It’s been five years since the abysmal Tony Hawk’s Pro Skater 5 and ten years since the well-received Skate 3, so the arrival of new kid Skater XL fills a void that shouldn’t have existed in the first place.
This new skating sim won’t appeal to everyone; in fact, many players will be disappointed by the sheer lack of content—a fair criticism considering it’s an $80 purchase on PS4 and XB1. Even with its shortcomings, you will be pressed to find a more satisfying digital skating experience.
Skater XL stands out thanks to its unique controls which successfully mimic the complexities of real skateboarding. You don’t control the skateboard like in other games. Here, the left thumbstick moves the left foot while the right stick handles the right foot. Both sticks are required for pulling off even the most basic of tricks.
For example, a kickflip is performed by pulling back, then pushing forward with the right stick for the right foot to pop the board into the air. Then the left stick must be flicked to the side so the left foot flicks the board in the desired direction.
Getting the hang of skating can be overwhelming at first, but the benefit of this control scheme is that it makes you earn each flip, grab or grind, making a successful trick more rewarding. The board has a real weight to it, which you can feel through the controller, especially during a grind.
An on-screen controller map with colour-coded thumbsticks is turned on by default to help you out in the early hours of the game. The lengthy tutorials will help you get the hang of the controls and teaches you all the tricks which is useful until muscle memory kicks in.
Location-wise, you’re looking at five maps with an additional three user-created ones. Four of the base maps are tailored for street skating and cover all the essentials. We’re talking a high school, skate park and two set on the Los Angles streets. Skate fans will recognise real-world locations and iconic skate spots.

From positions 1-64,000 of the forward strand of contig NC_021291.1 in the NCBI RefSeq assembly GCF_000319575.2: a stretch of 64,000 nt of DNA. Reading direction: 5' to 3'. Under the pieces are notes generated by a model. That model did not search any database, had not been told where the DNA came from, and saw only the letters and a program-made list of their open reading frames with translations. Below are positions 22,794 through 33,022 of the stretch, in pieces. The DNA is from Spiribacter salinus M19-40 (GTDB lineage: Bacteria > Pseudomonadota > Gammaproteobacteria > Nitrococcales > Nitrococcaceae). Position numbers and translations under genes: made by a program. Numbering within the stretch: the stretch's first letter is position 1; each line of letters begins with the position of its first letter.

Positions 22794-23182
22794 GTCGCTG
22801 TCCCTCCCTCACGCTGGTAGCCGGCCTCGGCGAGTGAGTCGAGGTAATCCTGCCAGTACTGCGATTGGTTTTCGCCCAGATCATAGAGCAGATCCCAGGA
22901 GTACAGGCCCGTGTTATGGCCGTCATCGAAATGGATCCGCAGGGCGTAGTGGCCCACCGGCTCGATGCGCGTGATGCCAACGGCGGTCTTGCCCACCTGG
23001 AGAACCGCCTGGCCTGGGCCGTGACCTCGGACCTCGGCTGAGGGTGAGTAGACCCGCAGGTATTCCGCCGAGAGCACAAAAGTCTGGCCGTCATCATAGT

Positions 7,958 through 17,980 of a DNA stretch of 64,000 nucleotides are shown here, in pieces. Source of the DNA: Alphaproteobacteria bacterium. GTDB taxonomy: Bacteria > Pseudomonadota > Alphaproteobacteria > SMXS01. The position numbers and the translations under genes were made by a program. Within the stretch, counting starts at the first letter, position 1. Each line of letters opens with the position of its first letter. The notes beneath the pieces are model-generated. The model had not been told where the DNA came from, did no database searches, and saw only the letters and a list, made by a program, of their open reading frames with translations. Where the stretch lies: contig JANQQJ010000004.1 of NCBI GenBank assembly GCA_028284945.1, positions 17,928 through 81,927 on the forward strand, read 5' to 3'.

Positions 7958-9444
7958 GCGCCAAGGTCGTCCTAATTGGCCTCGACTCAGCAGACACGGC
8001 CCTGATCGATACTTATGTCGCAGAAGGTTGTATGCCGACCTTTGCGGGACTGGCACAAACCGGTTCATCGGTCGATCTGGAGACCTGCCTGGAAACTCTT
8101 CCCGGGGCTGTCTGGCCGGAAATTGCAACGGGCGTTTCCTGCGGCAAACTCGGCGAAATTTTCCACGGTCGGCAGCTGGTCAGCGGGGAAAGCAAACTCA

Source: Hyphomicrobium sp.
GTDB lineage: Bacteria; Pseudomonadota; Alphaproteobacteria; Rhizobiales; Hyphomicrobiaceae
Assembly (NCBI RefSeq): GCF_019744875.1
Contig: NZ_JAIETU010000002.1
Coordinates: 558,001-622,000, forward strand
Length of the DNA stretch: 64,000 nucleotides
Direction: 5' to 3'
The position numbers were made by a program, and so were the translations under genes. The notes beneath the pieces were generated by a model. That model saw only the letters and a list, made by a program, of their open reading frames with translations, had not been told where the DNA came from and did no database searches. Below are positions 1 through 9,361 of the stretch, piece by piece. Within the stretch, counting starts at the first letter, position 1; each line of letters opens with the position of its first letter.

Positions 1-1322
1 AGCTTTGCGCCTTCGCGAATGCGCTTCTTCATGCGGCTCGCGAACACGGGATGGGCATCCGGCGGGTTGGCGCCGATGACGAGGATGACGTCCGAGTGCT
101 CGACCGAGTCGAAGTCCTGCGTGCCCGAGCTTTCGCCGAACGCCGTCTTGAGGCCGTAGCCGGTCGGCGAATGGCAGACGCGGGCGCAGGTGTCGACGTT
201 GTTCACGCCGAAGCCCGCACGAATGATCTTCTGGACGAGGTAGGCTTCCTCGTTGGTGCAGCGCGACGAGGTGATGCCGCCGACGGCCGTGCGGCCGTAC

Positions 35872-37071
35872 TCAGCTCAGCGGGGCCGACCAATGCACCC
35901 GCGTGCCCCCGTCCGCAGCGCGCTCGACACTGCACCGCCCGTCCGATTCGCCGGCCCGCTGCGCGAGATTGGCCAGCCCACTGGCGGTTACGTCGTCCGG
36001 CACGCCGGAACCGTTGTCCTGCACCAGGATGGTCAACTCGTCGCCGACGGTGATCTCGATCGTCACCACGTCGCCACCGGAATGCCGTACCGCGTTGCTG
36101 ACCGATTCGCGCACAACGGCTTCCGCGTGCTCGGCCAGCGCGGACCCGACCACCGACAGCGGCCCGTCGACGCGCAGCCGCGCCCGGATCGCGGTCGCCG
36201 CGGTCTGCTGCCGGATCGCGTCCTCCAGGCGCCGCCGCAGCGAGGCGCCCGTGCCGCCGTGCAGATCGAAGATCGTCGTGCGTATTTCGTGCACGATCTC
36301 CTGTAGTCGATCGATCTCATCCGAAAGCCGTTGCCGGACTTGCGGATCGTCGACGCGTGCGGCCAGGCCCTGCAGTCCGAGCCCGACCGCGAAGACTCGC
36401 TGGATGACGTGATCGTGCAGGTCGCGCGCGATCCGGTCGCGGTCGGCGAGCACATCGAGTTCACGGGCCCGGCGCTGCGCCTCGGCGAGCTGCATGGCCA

The fifth base map is The Big Ramp. Located in the desert, this map is ideal for those who prefer gaining air over grinding benches.
The skating is complemented by a reasonable soundtrack with some big names like Modest Mouse, Interpol and Future Islands. However, the selection lacks the high-energy found in the Tony Hawk’s games, creating a more chilled atmosphere.
Where Skater XL falls short is through its lack of content. There are no missions, goals or even high scores to challenge your skills. You load the game and are dropped in what is essentially free skate mode for you to explore as you see fit. With no goals to accomplish, I can see many players quickly losing interest.
There’s a lot of fun to be had cruising around and skating the environments, but you should know what you’re getting into before forking out for a full-price game.
Skater XL also lacks in the professional skater department. There are just four to choose from and no women in the line-up. The only way you can play as a woman or expand the line-up is by creating a custom skater. Thankfully, you can dress them in your favourite brands, but are quite limited when it comes to customising hair and facial features.
On PS4, and Xbox One, there are five developer designed locations to skate and three user-made ones. While this may feel like a reasonable amount of content, the PC version of Skater XL has countless more. Skater XL developer Easy Day Studios is still working out the logistics of bringing the additional user-created content to consoles but for now, check out the game of PC if you want more content.
Ultimately, Skater XL feels like a work-in-progress. The complex and rewarding skating should satisfy anyone looking for a realistic skating experience, but the lack of actual goals and professional skaters limits the overall appeal. In 2020, it’s reasonable to assume that the game could be expanded over time to flesh-out the experience, but this suggests Easy Day Studios has the motivation and resources to pull it off. Only time will tell.
Skater XL is available now on PC, PS4 and Xbox One. A Nintendo Switch version is coming at a later date.
The writer received a PS4 copy courtesy of the publisher